7. Thanks for all the replies. Ed, as harsh as your reply was, it was appreciated. I just wanted to clarify though. It's not that I'm disregarding my teacher, because I respect him a lot and he's helped me considerably. I'm just trying to figure out whether I should think of the G independently of which hand position to use to get at it, if you get my drift. Instead of thinking of playing a G in a particular hand position, know where it is so I have more freedom with what hand position to use.

    Actually, the reason I was asking in particular is that my teacher is in Rochester and I'm at home near Boston. I'm not going to a teacher here because I have had trouble finding one that I can get to on a regular basis. In addition, my teacher at school gave me some pointers further on in Simandl to work on, and I'm basically just trying to get sight reading down for the most part. Hence my question. But you're right, I should practice more than I do right now, I was just looking for some advice while I'm doing it. Thanks again for all your responses.
  8. Marcus Johnson

    Marcus Johnson

    Nov 28, 2001
    I have the first part down, frickin' over half my life already.
    Now, onto the second part.
  9. Ed Fuqua

    Ed Fuqua

    Dec 13, 1999
    Chuck Sher publishes my book, WALKING BASSICS:The Fundamentals of Jazz Bass Playing.
    He's not a bass teacher, but for an approach to improv, ear training etc. you might want to chase down a Bostaon area pianist named Harry Diamond. He's out of the Tristano "school" and (studying with one myself) those guys tend to know what they are about.
  10. anonymous0726

    anonymous0726 Guest

    Nov 4, 2001
    Harvey Diamond, I believe.
  11. PorkPie -

    Learning positions is not about always moving to a certain position in order to play a certain note.

    Any note (a given note, in a given octave, on a given string) can still be played in three differents positions (more if you use four fingers). In each position you would be using a different finger for the same note.

    Learning hand positions is simply a way to train you to always know what notes are under your fingers at any given moment and place. If you study all the hand positions (one for each half step up the board) you will end up knowing where all the notes are on the board.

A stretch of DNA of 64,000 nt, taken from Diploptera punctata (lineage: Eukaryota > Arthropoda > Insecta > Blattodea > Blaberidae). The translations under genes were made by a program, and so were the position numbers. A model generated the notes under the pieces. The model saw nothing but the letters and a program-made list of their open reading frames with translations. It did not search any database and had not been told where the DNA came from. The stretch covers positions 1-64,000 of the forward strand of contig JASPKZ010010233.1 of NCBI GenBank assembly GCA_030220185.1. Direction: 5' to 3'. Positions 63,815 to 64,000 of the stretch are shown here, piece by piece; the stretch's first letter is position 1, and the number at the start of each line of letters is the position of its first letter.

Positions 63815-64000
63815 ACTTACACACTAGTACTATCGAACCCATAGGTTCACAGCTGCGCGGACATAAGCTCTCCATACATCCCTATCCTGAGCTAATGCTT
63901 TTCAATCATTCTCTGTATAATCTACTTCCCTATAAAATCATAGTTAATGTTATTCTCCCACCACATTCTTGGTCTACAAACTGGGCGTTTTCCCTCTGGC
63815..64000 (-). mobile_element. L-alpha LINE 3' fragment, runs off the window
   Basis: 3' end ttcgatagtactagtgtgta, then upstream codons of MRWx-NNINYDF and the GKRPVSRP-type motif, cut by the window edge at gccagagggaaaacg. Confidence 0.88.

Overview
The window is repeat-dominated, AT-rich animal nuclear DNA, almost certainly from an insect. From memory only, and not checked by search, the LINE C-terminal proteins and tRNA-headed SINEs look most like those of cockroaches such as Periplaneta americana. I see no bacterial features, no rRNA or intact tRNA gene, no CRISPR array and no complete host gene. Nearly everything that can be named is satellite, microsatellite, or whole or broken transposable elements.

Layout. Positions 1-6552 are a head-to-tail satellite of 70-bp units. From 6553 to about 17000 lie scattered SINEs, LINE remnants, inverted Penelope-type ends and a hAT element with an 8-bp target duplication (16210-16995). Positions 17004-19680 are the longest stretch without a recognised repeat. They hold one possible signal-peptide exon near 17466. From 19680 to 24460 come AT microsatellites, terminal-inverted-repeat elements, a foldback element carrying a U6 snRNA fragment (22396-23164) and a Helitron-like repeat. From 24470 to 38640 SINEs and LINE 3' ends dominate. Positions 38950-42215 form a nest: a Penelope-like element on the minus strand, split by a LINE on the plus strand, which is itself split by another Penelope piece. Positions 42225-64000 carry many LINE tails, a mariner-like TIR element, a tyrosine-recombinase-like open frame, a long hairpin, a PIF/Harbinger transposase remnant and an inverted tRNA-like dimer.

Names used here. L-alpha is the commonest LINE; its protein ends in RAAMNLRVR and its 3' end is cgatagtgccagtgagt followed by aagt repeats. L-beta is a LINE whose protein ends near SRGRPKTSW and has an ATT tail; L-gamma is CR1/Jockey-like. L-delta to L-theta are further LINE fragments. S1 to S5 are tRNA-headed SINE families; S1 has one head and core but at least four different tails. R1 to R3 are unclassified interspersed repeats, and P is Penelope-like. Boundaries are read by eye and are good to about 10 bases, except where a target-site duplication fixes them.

Additionally, if you play classical music, knowing postions, helps you to plan strategically, the most efficient way to play a difficult passage. (Though that might not always be the most musical way.)
  12. Ed Fuqua

    Ed Fuqua

    Dec 13, 1999
    Chuck Sher publishes my book, WALKING BASSICS:The Fundamentals of Jazz Bass Playing.
    Oops, yeah HARVEY...
  13. Whether you're playing a practice excercise or a written part with a band, don't think of it as a string of individual notes. We don't read language one word at a time, we read phrases. Try to read music in phrases as well. As noted above, you'll start to recognise phrases as arpeggios or portions of scales, and you'll recognise rhythmic phrases as well. This 'phrase' approach will allow you to read ahead of where you're playing, and shift accordingly. Sensible shifts will benefit your smoothness, intonation, tone- everything.

    Which finger you play any particular note with will be dictated by where it falls within a phrase- what comes before that note and where you're going after it.
  14. rockness


    Jul 30, 2003
    Stratford, CT
    I'm beginning to understand the importance of that statement. Seeing things in phrases not only helps me when playing, it also helps when transcribing difficult passages. All those scales and inverted arpeggio practices are finally starting to come to fruition. Great advice there.
  15. Just a quick question....How many teachers are you working with right now? I've heard you talk about so many, but have lost track.
  16. Ed Fuqua

    Ed Fuqua

    Dec 13, 1999
    Chuck Sher publishes my book, WALKING BASSICS:The Fundamentals of Jazz Bass Playing.
    Just one, Joe Solomon. He studied and played with Lennie and studied and played with Sal Mosca (and Julius Levine), and has worked with Warne Marsh, Connie Crothers and others of that "school".

    I've had lessons (in the past) with Michael Moore, Mike Formanek, Walter Booker, had a master class with Charlie Haden, "studied" with John Neves at Berklee and had some legit lessons with this cat in Augusta named Barry Garman, who plays with the local symphony.